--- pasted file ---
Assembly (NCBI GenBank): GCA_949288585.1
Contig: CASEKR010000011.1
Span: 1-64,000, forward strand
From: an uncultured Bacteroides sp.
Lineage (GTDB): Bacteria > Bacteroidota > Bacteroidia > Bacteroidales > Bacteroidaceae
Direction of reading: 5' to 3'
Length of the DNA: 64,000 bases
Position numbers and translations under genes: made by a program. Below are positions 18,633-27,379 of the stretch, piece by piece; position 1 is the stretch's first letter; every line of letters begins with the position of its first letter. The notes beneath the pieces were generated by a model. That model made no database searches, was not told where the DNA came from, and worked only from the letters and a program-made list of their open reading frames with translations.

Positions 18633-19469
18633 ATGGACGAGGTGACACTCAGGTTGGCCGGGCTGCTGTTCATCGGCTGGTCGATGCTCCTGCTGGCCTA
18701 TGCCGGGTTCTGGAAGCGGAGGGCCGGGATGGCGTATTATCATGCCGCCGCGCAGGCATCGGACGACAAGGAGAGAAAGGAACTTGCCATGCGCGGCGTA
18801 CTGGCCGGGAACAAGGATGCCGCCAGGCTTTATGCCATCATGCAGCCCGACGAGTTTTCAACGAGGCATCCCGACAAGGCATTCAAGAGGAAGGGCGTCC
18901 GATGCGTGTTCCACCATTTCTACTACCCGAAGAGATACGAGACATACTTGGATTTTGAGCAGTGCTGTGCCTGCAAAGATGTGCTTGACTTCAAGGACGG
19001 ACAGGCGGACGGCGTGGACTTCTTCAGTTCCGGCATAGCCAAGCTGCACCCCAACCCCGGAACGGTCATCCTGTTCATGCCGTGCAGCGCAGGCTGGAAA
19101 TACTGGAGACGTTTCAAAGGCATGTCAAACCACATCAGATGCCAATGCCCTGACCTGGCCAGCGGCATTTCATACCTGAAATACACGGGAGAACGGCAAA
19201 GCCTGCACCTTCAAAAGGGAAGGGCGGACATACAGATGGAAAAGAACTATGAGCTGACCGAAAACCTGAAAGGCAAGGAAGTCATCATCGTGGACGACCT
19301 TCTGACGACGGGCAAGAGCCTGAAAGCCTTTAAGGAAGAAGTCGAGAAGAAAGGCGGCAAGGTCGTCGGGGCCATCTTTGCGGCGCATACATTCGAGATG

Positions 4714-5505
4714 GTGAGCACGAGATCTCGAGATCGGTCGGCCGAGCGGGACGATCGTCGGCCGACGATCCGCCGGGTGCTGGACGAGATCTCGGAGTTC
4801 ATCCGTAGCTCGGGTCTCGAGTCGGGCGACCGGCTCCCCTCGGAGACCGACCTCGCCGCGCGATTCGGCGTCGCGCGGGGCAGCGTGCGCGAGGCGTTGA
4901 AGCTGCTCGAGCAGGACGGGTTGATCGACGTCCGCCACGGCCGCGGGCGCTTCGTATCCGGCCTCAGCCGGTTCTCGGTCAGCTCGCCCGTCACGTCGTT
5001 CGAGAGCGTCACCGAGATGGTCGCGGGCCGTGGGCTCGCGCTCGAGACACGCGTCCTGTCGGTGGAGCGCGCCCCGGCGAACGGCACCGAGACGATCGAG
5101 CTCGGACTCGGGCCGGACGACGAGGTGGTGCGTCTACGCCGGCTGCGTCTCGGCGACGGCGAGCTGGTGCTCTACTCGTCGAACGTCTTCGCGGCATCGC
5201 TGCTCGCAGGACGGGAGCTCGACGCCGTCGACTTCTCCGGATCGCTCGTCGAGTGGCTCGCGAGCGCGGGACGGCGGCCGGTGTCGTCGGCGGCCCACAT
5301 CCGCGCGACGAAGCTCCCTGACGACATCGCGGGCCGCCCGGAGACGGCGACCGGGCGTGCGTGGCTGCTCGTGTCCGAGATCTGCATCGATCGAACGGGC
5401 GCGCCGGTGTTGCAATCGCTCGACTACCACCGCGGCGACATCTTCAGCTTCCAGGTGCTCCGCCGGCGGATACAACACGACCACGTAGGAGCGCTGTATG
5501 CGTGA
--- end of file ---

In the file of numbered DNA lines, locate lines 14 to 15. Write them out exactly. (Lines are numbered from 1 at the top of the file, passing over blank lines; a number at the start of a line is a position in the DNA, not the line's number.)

19001 ACAGGCGGACGGCGTGGACTTCTTCAGTTCCGGCATAGCCAAGCTGCACCCCAACCCCGGAACGGTCATCCTGTTCATGCCGTGCAGCGCAGGCTGGAAA
19101 TACTGGAGACGTTTCAAAGGCATGTCAAACCACATCAGATGCCAATGCCCTGACCTGGCCAGCGGCATTTCATACCTGAAATACACGGGAGAACGGCAAA